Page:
--- In StereoDataMaker@yahoogroups.com, "jrn_lng" <jrn_lng@...> wrote:
> The cameras will usually link focus point and exposure, so if the cameras select different focus points, this may cause different exposure values. If your cameras allow selecting centre focus, that is a good start. You probably will have to be in some manual mode for this (M,P,A,S or such).
> Still the cameras will link focus and exposure...
- View Source--- In StereoDataMaker@yahoogroups.com, "rexlion22" <3Dslides@...> wrote:
>Linked focus and exposure is within each camera, not linked between the two cameras. This is not an SDM feature, but a camera feature.
> Linked focus and exposure... is this a newer feature of SDM that I was not aware of? I thought it only controls timing of the shutters so they fire in sync, but each camera controls its own focusing and exposure readings.
> Mike G.
From Canon's web site:
Evaluative: Metering is directly linked to, and concentrated on, the active Autofocus (AF) point. Light values measured at the active AF point are compared with light values measured from the metering segments surrounding the active point, and the camera's metering system attempts to provide an accurate exposure based on that comparison.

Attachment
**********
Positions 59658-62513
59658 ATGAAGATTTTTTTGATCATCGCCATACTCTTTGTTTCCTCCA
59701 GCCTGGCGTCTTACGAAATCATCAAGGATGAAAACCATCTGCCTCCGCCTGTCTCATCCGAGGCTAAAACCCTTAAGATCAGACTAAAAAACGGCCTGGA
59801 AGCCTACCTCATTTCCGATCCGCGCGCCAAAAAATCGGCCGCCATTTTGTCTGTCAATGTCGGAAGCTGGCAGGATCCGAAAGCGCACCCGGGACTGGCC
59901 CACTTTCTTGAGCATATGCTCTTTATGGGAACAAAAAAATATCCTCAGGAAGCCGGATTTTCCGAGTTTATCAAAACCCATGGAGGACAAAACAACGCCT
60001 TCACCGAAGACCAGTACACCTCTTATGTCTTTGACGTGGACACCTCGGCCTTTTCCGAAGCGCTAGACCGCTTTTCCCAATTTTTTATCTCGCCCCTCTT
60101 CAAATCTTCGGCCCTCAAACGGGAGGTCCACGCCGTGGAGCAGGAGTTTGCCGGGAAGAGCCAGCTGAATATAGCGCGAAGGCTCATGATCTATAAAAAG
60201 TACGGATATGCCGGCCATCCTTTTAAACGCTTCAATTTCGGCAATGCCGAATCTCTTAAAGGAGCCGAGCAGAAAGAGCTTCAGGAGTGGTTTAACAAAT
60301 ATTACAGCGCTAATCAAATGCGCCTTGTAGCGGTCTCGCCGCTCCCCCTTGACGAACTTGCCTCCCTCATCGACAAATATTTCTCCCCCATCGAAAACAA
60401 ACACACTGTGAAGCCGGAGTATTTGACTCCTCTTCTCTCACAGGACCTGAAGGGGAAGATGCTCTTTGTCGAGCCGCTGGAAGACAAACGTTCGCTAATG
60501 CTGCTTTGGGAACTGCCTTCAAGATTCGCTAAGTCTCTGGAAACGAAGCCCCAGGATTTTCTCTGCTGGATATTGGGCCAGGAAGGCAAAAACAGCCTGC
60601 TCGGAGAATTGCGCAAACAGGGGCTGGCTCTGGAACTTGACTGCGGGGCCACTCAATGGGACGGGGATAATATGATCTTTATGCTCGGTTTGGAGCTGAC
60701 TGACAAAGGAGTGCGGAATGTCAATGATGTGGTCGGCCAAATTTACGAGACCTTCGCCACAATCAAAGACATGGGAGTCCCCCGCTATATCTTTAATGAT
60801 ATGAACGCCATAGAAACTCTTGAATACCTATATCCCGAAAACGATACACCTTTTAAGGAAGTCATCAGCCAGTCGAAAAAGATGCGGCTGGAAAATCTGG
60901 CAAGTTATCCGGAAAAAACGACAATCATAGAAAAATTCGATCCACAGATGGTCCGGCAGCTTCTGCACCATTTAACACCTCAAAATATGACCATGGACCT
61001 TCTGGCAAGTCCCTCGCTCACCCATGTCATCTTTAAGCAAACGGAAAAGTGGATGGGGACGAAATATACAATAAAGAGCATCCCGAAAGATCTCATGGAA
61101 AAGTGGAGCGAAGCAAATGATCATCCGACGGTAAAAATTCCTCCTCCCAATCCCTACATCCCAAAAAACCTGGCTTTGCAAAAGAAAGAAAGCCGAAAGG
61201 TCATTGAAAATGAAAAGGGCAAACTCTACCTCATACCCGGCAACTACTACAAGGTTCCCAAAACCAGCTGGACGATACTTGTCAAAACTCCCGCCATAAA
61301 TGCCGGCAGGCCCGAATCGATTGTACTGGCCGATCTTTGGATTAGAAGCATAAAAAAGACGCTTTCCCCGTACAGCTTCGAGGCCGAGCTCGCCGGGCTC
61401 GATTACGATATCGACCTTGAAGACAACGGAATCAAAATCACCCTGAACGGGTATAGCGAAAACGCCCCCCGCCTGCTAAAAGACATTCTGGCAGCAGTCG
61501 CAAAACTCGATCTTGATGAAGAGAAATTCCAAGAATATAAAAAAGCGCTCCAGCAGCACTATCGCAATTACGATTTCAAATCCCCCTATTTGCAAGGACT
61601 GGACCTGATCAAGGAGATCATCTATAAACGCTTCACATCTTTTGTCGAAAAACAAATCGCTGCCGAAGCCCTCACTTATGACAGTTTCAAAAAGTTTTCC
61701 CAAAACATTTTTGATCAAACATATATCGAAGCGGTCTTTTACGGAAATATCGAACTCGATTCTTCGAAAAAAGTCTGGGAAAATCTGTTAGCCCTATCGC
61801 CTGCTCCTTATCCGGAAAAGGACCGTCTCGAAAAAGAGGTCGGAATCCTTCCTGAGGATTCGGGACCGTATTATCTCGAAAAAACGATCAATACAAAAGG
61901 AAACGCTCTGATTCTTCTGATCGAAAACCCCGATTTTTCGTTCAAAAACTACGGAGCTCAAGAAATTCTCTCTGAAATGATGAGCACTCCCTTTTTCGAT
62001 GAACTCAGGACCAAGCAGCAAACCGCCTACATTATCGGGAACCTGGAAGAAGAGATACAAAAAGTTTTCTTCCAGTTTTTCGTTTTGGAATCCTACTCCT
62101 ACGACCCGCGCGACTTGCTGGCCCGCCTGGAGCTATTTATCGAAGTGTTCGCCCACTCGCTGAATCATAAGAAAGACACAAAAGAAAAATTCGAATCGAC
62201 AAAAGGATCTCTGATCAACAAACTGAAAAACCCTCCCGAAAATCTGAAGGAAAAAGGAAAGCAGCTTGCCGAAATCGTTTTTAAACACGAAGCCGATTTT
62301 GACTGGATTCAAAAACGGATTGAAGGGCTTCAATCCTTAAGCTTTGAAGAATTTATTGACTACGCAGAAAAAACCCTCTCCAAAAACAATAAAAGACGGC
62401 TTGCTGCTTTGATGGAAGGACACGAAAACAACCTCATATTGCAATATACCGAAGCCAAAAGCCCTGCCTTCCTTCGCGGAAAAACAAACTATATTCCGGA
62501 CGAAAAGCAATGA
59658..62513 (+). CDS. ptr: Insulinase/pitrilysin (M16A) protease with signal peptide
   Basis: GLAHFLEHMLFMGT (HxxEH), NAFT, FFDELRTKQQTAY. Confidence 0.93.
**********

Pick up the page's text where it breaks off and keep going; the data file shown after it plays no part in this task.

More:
- View Sourceif the camera has exposure-lock, how can this be used with twin-cams?
I dont see AE-lock in my a590is. i can lock exposure by half-press. the same with first sdm-switch-press. by adjusting both seems impossible.
Thats why i always find a way to fix exposure.
The question is now multifield or average? Spot does not seem to be good. Maybe for only one camera. But how to synch the second cam if it does not point to the same subject. For such problems i am almost always use manual mode. Biggest Problem i once had was Safety MF(Manual Focus) which can overrule Manual Focus if Cam sees a subject in the focus-frame. It can be turned off.